I agree with a lot of what goodfella says, 1/2" fuel lines, the gages, doing it right, the risk of a bad install.
One of the beauties fo the whipple system is that it is calibrated and computer controlled when you bolt it on and the timing, knocksensor, fuel curves are all there. Brand X leaves it to the installer to tune and that is a significant disadvantage. Dustin has Dyno'd his systems and it is well tested- you would be throwing money away to pull the engine and dyno it.
With regard to 100 hrs- I have to disagree- check your compression against specs, if it's good you are good. My dodge Pickup's (And my former vette and Goodfell's vette for that matter) computer lets me track average mph- usually 37 but we'll call it 40 to play it safe. Lets say i bought a new dodge, gas engine, towed max gross wt since day one (assume its a wrok truck) at 100 hrs you've got 4000 miles- working the truck hard. Now take into consideration that the marine engine operates at cooler water and likely oil temps (or at least as cool) allthough in a similar load pull environment.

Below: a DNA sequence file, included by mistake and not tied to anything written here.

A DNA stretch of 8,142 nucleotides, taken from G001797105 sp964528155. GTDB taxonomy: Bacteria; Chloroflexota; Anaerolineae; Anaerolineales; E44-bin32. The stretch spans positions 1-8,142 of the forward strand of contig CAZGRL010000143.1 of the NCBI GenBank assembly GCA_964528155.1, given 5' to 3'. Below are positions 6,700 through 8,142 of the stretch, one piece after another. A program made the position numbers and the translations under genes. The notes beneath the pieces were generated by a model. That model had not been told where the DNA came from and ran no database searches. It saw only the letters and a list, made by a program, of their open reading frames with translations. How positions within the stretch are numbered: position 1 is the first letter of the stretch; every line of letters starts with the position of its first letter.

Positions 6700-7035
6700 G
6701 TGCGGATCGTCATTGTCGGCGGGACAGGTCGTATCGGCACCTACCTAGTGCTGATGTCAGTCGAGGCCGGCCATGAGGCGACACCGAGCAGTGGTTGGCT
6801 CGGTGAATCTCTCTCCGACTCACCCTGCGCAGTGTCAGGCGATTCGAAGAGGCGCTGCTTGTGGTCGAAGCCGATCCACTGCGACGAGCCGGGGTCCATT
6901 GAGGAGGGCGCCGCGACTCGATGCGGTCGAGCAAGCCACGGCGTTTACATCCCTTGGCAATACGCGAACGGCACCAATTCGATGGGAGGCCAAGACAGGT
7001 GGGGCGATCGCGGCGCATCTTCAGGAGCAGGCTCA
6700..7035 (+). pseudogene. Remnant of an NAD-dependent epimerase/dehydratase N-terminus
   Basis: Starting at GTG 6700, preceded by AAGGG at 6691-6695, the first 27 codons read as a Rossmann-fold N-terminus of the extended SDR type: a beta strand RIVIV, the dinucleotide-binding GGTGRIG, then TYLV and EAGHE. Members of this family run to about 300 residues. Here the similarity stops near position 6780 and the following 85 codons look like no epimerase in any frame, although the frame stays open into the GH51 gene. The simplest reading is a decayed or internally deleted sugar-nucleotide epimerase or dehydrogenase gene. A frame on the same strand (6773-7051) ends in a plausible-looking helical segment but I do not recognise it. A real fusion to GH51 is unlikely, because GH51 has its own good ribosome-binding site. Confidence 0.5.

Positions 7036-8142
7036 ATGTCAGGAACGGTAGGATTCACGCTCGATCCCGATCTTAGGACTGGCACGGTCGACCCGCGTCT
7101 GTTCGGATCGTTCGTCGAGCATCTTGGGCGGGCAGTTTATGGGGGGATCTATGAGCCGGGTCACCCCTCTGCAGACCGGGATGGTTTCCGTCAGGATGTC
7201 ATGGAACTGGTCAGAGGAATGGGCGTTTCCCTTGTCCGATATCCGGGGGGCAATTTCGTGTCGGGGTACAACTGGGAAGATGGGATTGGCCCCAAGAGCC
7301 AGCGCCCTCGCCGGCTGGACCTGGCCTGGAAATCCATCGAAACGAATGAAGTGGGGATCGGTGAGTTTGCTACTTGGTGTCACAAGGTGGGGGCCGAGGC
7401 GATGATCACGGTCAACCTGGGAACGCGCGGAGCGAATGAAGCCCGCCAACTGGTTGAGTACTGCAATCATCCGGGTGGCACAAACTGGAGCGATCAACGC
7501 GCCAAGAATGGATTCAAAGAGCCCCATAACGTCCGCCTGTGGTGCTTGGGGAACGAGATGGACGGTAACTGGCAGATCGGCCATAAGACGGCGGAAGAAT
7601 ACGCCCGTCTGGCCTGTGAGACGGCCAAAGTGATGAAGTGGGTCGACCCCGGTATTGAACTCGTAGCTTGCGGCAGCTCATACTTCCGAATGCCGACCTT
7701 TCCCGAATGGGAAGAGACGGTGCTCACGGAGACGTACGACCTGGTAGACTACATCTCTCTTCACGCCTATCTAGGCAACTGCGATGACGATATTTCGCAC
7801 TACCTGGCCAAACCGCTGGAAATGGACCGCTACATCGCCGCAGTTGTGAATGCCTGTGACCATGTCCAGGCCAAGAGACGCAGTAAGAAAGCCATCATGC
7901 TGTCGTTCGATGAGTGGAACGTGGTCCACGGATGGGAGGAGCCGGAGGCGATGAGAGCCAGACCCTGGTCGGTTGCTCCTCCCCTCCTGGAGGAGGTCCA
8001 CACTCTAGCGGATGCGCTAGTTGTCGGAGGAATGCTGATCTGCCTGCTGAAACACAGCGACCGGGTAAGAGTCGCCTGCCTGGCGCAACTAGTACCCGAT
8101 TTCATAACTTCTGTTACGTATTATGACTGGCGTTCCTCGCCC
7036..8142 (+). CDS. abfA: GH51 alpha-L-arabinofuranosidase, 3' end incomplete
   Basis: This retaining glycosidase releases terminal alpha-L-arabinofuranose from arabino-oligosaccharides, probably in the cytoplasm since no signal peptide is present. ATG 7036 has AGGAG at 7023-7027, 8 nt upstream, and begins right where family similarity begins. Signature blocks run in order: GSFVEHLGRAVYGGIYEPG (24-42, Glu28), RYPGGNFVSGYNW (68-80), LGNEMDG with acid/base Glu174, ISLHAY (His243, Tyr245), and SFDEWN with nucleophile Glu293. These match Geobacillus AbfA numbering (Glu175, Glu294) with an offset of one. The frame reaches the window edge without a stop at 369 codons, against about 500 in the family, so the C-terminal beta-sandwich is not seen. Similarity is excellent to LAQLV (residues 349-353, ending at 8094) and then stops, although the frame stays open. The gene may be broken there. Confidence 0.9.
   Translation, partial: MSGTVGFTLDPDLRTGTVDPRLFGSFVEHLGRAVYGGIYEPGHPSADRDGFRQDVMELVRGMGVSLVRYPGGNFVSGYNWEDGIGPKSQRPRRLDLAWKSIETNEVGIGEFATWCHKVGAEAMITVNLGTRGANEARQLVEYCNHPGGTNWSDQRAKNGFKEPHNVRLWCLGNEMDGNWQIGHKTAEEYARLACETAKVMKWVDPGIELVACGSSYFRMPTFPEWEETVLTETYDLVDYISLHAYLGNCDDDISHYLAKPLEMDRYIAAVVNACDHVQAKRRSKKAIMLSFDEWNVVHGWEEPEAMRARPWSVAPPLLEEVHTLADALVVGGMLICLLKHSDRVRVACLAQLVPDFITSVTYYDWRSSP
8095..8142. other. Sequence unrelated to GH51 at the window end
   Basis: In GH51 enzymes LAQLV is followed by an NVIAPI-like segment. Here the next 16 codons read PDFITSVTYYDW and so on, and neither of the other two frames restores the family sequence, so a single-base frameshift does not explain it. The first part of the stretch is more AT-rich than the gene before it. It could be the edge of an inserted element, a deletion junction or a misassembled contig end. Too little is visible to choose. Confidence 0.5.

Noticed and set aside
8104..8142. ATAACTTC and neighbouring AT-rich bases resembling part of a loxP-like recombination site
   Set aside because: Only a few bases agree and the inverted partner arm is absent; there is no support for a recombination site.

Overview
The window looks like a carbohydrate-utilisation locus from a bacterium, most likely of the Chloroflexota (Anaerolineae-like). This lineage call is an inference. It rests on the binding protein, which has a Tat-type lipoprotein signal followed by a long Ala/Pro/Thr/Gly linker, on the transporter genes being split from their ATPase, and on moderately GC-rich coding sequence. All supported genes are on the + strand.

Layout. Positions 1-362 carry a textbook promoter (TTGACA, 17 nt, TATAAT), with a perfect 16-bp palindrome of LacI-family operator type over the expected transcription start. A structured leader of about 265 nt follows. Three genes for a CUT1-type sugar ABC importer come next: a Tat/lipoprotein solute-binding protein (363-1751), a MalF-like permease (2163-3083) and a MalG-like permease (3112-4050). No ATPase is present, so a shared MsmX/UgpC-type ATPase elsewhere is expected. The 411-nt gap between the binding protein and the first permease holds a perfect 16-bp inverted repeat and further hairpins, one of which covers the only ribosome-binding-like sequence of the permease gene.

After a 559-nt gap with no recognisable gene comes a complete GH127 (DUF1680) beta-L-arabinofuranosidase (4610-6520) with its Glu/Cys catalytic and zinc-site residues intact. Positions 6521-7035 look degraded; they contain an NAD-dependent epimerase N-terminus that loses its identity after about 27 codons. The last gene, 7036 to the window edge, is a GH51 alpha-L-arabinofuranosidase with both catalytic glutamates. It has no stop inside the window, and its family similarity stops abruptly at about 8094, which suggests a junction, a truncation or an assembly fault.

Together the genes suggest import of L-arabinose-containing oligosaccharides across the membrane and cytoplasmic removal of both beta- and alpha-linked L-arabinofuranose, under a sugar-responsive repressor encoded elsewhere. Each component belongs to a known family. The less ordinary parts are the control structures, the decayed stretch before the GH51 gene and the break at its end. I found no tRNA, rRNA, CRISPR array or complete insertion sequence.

Are you going to pull your truck engine and freshen it at 4000 miles? Let compression and oil consumption be your guide. If you really want to be careful have your engine oil analyzed once a year and they can tell you the health of your engine based on wear metals present in the oil sample. I'm talking about mild big blocks here- high strung engines are different. There have been several posts about 600 hr boats still having excellent compression.
You also don't need to pull heads and stud them and upgrade gaskets- At least not with the Whipple- if you think your self tuned system may detonate then you do have cylinder pressure issues. With that said- when I do freshen my engine, I will choose to invest in better alloy bolts and the correct felpro gasket and probably inconel exhaust valves- for piece of mind.
Don't take it from me- speak with Dustin or Andy at Whipple and you will get the real skinny. Good luck and happy boating.